BOB MOON: Don't bother stopping me if this sounds familiar: Hackers have breached online security at -- insert big corporation's name here. This time, the names, account numbers and email addresses of hundreds of thousands of Citibank credit card customers were compromised in early May. So why are we just hearing about it now -- and only after a newspaper started asking questions?
We put that question to Marketplace's Amy Scott.
AMY SCOTT: Citigroup isn't the only company to delay notifying its customers of a security breach. When hackers stole personal data from millions of Sony Playstation accounts, Sony waited five days to tell account holders. That set off a torrent of online outrage.
But there are reasons companies don't rush to sound the alarm. Rik Ferguson is director of security research at Trend Micro. He it takes time to figure out exactly which information was stolen and who was affected.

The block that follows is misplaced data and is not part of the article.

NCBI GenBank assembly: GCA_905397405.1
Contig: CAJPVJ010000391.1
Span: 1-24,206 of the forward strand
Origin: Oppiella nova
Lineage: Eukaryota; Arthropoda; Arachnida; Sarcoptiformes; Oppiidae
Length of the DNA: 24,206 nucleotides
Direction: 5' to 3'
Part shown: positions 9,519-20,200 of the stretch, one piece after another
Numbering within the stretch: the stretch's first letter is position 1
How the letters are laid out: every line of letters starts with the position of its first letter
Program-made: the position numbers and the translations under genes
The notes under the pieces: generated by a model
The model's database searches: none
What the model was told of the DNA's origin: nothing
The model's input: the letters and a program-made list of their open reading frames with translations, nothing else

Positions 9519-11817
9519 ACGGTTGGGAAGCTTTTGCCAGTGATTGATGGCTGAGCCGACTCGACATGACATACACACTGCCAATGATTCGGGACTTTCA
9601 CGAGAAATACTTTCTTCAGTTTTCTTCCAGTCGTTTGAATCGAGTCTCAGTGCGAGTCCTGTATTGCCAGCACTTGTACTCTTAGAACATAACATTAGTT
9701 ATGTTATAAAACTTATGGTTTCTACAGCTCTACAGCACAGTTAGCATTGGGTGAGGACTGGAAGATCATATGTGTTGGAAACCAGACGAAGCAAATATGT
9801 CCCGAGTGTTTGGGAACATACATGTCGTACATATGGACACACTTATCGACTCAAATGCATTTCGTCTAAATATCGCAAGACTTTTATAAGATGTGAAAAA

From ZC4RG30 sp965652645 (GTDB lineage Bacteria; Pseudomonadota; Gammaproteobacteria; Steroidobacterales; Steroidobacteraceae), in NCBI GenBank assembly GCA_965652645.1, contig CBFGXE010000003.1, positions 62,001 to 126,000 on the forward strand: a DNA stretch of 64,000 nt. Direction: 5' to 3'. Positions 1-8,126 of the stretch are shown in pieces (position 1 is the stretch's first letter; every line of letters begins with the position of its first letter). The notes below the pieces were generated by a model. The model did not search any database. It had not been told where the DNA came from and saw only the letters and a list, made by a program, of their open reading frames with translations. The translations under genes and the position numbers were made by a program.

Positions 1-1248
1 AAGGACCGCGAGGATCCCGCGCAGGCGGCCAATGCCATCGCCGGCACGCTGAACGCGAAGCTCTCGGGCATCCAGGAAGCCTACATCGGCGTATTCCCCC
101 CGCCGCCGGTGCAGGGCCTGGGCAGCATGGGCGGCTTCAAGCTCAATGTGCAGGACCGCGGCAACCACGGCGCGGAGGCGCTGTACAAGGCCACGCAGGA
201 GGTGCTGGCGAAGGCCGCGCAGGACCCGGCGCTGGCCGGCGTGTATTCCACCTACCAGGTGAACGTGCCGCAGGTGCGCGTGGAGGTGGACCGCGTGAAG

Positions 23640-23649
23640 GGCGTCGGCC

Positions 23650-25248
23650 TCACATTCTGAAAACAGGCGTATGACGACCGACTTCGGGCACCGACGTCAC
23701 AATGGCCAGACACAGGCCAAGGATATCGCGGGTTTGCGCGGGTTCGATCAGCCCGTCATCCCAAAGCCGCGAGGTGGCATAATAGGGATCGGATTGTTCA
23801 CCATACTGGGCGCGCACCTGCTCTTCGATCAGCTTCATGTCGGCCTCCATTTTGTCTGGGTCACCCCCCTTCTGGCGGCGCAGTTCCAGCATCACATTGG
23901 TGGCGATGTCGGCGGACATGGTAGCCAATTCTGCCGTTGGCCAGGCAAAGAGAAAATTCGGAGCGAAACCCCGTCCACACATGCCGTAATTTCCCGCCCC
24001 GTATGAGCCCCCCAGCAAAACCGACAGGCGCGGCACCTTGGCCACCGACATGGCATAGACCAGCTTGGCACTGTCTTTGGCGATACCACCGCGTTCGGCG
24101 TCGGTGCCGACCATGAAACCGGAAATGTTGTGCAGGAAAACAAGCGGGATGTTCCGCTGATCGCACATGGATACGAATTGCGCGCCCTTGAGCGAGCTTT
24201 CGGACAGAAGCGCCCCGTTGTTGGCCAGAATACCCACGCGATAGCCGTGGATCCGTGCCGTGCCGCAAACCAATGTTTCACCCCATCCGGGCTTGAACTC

RIK FERGUSON: It's more helpful to minimize the disruption to your affected customers and to eliminate any concern or disruption of your unaffected customers and you can only really do that as a result of a thorough investigation. And unfortunately that does take time.
If you're a Citi customer, the bank says it's in the process of contacting those affected. One reassuring note -- no social security numbers, card expiration dates, or those three-digit security codes on the back of the card were stolen.
I'm Amy Scott for Marketplace.